L., Sp. Pl. 184 (1753).
Synonymy: Not Applicable
Common name: Winter cherry, Jerusalem cherry, Madeira winter cherry.
A shrub 1-2 m tall, green, often with somewhat erect branches, glabrous or with a sparse tomentum of varied hairs (minute simple multicellular, minute simple glandular and multicellular dendritic) mainly on twigs or young growth, later glabrescent, general aspect concolorous; leaves c. 5-8 x 1-1.5 cm, elliptic, acute or acuminate, margins slightly undulate, veins prominent below, blade cuneate along most of the petiole; petiole 1-1.5 cm long.
Inflorescence of solitary or few flowers on a short common peduncle 5-10 mm long from an internode; pedicel c. I cm long, at first deflexed, later erect in fruit; calyx tube c. 2 mm long; lobes 2-3 mm long, triangular; corolla c. 1 cm diam., stellate, white; filaments very short; anthers c. 2 mm long, thick in relation to length, with apical pores; style erect, projecting 1-2 mm beyond the anthers.
Fruit 1-1.5 cm diam., globular, often solitary on a peduncle c. 1 cm long, a bright orange-red when ripe, fleshy and succulent; calyx lobes not much enlarged, covering the base of the berry; seeds flat, c. 3 mm diam., pale-buff or yellow, with a thickened margin slightly deeper in colour, surface minutely granular.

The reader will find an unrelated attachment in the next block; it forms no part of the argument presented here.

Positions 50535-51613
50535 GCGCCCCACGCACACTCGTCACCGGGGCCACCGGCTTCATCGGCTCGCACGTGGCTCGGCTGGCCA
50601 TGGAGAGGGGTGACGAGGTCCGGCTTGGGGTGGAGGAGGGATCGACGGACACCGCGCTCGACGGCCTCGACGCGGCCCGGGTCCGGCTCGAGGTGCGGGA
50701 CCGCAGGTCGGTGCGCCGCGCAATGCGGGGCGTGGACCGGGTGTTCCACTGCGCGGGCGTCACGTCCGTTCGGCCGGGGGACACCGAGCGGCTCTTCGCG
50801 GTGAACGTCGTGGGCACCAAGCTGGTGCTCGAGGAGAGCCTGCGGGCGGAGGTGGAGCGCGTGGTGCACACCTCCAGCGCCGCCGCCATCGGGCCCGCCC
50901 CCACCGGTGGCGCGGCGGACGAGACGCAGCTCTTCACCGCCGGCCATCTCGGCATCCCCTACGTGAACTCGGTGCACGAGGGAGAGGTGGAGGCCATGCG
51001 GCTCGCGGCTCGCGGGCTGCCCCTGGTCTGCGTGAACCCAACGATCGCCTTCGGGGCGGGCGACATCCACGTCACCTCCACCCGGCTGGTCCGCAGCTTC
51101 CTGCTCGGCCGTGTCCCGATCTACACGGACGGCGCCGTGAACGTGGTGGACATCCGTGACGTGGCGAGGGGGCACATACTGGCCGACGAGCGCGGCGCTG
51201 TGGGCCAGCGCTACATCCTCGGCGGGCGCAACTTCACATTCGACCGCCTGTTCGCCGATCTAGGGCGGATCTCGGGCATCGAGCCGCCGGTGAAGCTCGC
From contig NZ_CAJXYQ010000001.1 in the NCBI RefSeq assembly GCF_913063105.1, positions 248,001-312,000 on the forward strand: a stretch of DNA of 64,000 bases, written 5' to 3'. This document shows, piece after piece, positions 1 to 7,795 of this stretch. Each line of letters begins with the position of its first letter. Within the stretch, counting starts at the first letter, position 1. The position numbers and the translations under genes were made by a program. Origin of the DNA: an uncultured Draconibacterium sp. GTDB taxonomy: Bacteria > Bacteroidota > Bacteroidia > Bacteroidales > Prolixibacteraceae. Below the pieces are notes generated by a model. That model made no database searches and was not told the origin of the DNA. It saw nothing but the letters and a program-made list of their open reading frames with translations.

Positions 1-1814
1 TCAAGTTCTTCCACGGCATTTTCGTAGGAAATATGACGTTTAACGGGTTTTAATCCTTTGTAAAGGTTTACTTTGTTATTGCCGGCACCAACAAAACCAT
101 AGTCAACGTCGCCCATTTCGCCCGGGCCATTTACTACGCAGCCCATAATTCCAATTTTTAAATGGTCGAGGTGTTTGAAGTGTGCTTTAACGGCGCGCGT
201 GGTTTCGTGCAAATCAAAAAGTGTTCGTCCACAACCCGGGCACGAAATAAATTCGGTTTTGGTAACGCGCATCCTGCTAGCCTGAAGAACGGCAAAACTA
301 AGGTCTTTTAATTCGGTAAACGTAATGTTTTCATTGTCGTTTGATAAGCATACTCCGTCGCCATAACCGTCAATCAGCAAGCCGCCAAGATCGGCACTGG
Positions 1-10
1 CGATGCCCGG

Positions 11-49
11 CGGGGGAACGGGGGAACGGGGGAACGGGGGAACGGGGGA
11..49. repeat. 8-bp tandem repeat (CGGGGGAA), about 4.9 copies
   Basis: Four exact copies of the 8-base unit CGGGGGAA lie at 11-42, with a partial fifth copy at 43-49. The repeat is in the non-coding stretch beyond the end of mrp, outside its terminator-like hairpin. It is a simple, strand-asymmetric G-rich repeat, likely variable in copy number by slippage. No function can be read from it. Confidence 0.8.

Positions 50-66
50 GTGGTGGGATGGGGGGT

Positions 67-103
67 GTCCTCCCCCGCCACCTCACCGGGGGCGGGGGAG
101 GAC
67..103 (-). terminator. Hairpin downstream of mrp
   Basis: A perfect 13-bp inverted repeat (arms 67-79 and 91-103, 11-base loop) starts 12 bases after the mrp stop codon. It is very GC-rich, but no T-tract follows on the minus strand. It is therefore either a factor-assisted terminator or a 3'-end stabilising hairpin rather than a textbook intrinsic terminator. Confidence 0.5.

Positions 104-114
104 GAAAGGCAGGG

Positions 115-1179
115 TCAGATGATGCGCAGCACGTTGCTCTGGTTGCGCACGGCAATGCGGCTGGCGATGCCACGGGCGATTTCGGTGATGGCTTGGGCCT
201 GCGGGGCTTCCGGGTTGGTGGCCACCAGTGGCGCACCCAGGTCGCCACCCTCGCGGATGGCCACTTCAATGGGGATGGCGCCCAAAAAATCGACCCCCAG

||Flowering and fruiting branch and a fruit.
Image source: fig. 578A in Jessop J.P. & Toelken H.R. (Ed.) 1986. Flora of South Australia (4th edn).|
Cunningham et al. (1982) Plants of western New South Wales, p. 588.
S.Aust.: EP, NL, SL, KI. All mainland States. Native to Argentina, now a widespread weed in tropical areas.
Flowering time: Nov. — Feb. but few records.
SA Distribution Map based
on current data relating to
specimens held in the
State Herbarium of South Australia
Widely grown as a decorative shrub. It is adventive in suburban gardens and sparingly naturalised in some mesic sites in the Mt Lofty Ranges.
Not yet available